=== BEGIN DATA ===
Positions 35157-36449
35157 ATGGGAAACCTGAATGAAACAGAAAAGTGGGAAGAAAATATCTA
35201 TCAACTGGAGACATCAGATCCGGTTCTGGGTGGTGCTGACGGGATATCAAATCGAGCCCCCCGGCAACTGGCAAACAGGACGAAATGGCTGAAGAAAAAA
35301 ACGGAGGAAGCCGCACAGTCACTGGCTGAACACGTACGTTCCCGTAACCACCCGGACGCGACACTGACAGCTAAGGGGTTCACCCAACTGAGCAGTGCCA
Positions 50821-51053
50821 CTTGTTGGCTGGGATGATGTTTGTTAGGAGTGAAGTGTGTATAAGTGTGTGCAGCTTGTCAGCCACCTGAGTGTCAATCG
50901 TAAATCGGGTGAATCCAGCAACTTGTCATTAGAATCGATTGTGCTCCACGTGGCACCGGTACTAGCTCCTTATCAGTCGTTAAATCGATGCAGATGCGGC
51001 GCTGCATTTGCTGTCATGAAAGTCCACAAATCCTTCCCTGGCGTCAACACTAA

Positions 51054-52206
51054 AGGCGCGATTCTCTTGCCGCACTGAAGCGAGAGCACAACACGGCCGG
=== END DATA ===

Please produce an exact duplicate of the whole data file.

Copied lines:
Positions 35157-36449
35157 ATGGGAAACCTGAATGAAACAGAAAAGTGGGAAGAAAATATCTA
35201 TCAACTGGAGACATCAGATCCGGTTCTGGGTGGTGCTGACGGGATATCAAATCGAGCCCCCCGGCAACTGGCAAACAGGACGAAATGGCTGAAGAAAAAA
35301 ACGGAGGAAGCCGCACAGTCACTGGCTGAACACGTACGTTCCCGTAACCACCCGGACGCGACACTGACAGCTAAGGGGTTCACCCAACTGAGCAGTGCCA
Positions 50821-51053
50821 CTTGTTGGCTGGGATGATGTTTGTTAGGAGTGAAGTGTGTATAAGTGTGTGCAGCTTGTCAGCCACCTGAGTGTCAATCG
50901 TAAATCGGGTGAATCCAGCAACTTGTCATTAGAATCGATTGTGCTCCACGTGGCACCGGTACTAGCTCCTTATCAGTCGTTAAATCGATGCAGATGCGGC
51001 GCTGCATTTGCTGTCATGAAAGTCCACAAATCCTTCCCTGGCGTCAACACTAA

Positions 51054-52206
51054 AGGCGCGATTCTCTTGCCGCACTGAAGCGAGAGCACAACACGGCCGG